The reopening of schools has left pupils from Mpambani Mzimba Secondary School in Gaga, Alice, in the Eastern Cape feeling anxious. The disruption to learning during the Covid-19 pandemic has hit teenagers in villages such as this particularly hard, especially in terms of the technological and economic impact of the lockdown.
Grade 11 pupil Bulumko Mlamla, 17, said there is no way of catching up for lost time. “Our syllabus has been reduced because of this virus and the education we were supposed to receive is not enough. We are currently getting half of the package, which is not pleasing at all.”
Three other pupils from the school – Luthweseni Njoba, 16, in grade 8; Olungako Mavengana, 18, in grade 11; and Siphesihle Dyabayi, 16, in grade 11 – expressed similar concerns.
Luthweseni said that when they first heard about the coronavirus, she and her friends thought it was a big joke. “I was happy that I was going to stay at home and not attend school.” But now they are worried about the form of transport they have to use.
“We face a serious problem in the mornings and afternoons. In the public transport, like vans and taxis for instance, there’s no social distance, no sanitisation taking place, and sometimes passengers don’t wear masks. The drivers just take money and go. We are at risk as young people. I don’t know why the adults don’t think about our safety,” she said.
When 20 people tested positive for Covid-19 – 15 pupils, three teachers and two non-teaching members of staff – it resulted in 31 schools in the Eastern Cape shutting, according to a June report by the South African Broadcasting Corporation. And a few months ago, the South African Teachers’ Union and other prominent teachers’ unions threatened that they would not return to work until the Department of Basic Education had guaranteed the safety of pupils and teachers during the pandemic. The government ended up closing schools for about five months, before all grades were allowed to return.
School principal Nceba Ngqaleni is “very worried and unhappy” about Mpambani Mzimba’s matric results for 2020. He said grade 12 pupils hadn’t attended regularly and their parents refused to allow them to camp at the school. As such, he is predicting a decrease in results this year.
“The trial will determine what the final results would be. I am very worried that we may not achieve the 94% that the school managed to get in 2019,” said Ngqaleni.
“We don’t have any Covid-19 cases at the moment and the classes are running smoothly since we returned to school. The only challenge is that the learners often leave their masks at home, which shows that they don’t bother wearing them outside the school premises,” added the principal.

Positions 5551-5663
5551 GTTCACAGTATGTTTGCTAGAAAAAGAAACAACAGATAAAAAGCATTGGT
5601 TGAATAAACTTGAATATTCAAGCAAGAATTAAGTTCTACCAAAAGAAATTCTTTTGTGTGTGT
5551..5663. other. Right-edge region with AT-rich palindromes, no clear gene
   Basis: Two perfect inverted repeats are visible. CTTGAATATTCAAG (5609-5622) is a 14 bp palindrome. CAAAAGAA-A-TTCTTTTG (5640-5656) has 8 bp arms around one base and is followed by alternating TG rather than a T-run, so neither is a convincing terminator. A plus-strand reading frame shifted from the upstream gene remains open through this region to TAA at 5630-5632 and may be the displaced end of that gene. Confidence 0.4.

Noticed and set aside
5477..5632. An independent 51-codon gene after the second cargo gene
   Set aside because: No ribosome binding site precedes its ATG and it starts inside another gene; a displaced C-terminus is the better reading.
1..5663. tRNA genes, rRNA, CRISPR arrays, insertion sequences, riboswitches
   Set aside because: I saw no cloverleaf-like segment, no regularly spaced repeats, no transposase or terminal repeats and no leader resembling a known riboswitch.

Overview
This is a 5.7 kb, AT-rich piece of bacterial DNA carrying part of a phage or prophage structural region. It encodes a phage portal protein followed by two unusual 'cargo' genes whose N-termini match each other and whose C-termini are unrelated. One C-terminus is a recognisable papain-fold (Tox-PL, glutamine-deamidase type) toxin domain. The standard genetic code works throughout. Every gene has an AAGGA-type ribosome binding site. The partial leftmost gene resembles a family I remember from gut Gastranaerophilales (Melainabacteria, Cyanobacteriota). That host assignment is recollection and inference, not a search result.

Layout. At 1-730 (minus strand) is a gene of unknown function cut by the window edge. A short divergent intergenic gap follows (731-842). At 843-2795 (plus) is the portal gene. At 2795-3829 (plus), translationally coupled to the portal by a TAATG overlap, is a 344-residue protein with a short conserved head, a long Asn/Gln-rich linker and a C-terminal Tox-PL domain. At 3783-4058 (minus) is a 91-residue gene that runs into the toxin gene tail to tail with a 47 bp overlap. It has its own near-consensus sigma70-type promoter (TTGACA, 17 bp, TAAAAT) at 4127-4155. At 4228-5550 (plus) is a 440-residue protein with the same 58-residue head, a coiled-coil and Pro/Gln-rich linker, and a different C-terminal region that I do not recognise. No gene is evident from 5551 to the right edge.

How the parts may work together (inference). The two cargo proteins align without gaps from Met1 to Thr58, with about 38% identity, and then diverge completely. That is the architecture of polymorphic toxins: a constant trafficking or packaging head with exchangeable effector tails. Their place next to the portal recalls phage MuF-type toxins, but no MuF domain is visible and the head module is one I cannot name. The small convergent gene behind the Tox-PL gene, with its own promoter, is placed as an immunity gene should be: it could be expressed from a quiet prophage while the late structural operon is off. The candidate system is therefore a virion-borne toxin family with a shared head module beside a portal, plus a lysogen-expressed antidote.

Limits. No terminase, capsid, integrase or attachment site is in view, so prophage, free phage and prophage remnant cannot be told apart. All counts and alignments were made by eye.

Monde Zuzani, 58, teaches isiXhosa, life orientation, history and English at Mpambani Mzimba. Pupils are back at school in line with level one lockdown regulations, but he said that although they have computers at the school, some of them do not work properly because of vandalism.
“There is no chance of doing online teaching and learning during this period in a rural area. We also struggle with internet connection in this village,” said Zuzani.
He said it is also difficult to teach while wearing a mask. “It is a challenge for us because we can’t get close to them. We also have to obey the regulations. That requires one to speak louder and clearer so that the learners can hear every word.”
Phindiwe Saul, 48, is a mother of three. She said that every time the government reopened schools during the lockdown, she would be anxious and scared about her children getting infected. “Although around June I was nervous, there was nothing I could do because education is the most important tool for our children’s future. In these hard economic times, we struggle to buy basic things and the child support grant money we get from government is not sufficient,” she said.
Minister of Basic Education Angie Motshekga announced in August that the final matric exams for grade 12 pupils will start on 5 November and end on 15 December. Marking is to be completed by 22 January and the results will be released on 23 February.
Cleaning and feeding
Ayabulela Saul, 26, and Ntsimande Mlamla, 39, are the designated cleaning agents at Mpambani Mzimba high school. Mlamla sprays the walls, floors, desks and chairs with sanitiser before pupils arrive in the morning and after they’ve left for the day, and Saul takes their temperatures at the school entrance each morning to screen for fever.
Some of the pupils come from impoverished households where the only income is a monthly social grant. The government is compelled to feed more than a million learners each day across the country. In June, advocacy group Equal Education and other school governing bodies took the department to court to compel it to continue feeding learners who qualified for the National School Nutrition Programme during the lockdown.
The two women responsible for cooking food at Mpambani Mzimba, Ncebakazi Mamase, 35, and Vuyiseka Boco, 40, said the pupils “eat once a day” at 10am. They have to bring their own spoons from home for health reasons.
One of the pupils who has appreciated this initiative is Olungako. “The food helps us, because we are able to focus in the classroom. For instance, if I left my home without eating breakfast, when I arrive at school, I know I will eat,” she said.